Will Secret Service Drones Over Washington D.C. Be Armed? Experts Concerned Over New Program

The Secret Service has announced that they will begin testing unmanned drones in the skies over Washington D.C., leading some observers to voice fears that the remotely controlled aircraft could be armed or weaponized.

In a short statement released last week, the Secret Service announced that their drone testing program would begin this month, as the Washington Post reports. The troubled agency, which has faced a round of high profile security breaches in the area surrounding the White House, gave only sparse details on the timing or nature of the upcoming drone flights.

“The United States Secret Service, in conjunction with other inter-agency partners, will conduct a series of exercises involving unmanned aircraft systems, in the coming days and weeks.”

“Because these exercises will be conducted within the normally flight restricted areas in the Washington D.C. area, they have been carefully planned and will be tightly controlled. In preparation for these exercises the Secret Service has coordinated with all appropriate federal, state and local agencies.”

As the Daily Mail points out, experts noted that the Secret Service stopped short of revealing that they possess or will utilize armed, weaponized drones. Some observers have asserted that the drones could be used for surveillance, or to combat any unmanned aerial vehicles that violate White House airspace, as in one recent incident that the Inquisitr previously reported.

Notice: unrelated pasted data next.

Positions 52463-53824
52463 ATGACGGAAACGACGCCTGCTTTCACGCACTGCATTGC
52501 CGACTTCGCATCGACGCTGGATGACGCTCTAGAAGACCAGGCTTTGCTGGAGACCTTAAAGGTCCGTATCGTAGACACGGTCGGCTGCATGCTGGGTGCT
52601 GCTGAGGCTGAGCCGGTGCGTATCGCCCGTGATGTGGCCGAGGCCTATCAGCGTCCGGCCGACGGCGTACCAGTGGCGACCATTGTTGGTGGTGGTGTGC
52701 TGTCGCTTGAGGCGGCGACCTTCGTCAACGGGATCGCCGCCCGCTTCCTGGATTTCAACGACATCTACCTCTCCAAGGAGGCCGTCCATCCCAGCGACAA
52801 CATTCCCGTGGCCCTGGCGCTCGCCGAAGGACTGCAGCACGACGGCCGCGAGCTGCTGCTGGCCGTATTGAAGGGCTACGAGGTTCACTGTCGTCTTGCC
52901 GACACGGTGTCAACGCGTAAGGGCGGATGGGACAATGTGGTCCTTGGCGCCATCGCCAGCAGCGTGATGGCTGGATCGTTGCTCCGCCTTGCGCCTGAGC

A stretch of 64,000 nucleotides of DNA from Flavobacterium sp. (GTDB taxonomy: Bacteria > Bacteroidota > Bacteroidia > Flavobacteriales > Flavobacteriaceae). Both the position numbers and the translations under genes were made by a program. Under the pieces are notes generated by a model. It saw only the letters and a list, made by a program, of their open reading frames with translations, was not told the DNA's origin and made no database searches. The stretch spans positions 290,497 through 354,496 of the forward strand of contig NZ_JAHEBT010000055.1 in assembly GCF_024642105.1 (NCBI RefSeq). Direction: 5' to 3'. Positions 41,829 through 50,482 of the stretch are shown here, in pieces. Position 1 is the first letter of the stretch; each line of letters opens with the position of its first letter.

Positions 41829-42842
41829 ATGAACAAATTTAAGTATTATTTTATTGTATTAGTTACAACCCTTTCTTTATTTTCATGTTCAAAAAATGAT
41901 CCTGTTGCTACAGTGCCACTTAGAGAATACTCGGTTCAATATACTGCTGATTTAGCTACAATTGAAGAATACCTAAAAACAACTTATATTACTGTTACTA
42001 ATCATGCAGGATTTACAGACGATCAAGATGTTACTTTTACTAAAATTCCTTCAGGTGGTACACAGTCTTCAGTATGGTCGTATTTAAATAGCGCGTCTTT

Michael Drobac, executive director of the Small UAV Coalition, referenced a recent executive order issued by President Obama that governs drone usage by federal agencies to point out that the Secret Service would need to reveal their plans in the future.

“They’re going to have to disclose what they intend to do at some point, because that’s exactly what it says in the executive order,” he noted. “Agencies have to be transparent.”

Brendan Schulman, who heads the unmanned aircraft systems practice at Kramer Levin, a New York law firm, noted that the usage of drones in Washington might imply that the Secret Service possesses technology beyond what has already been disclosed.

“They’re testing it in the field, as opposed to just testing it at a research station,” he pointed out. “That might suggest that they are closer to an actual functional defense mechanism than the public might think.”

The president’s recent executive order is meant to protect against invasion of privacy by drones utilized by federal authorities, and requires agencies employing the aircraft to publish guidelines on their intelligence gathering operations. Drobac noted that as long as the Secret Service drone program doesn’t compromise privacy, he supports it.

[Photo by Brendon Thorne/ Getty Images]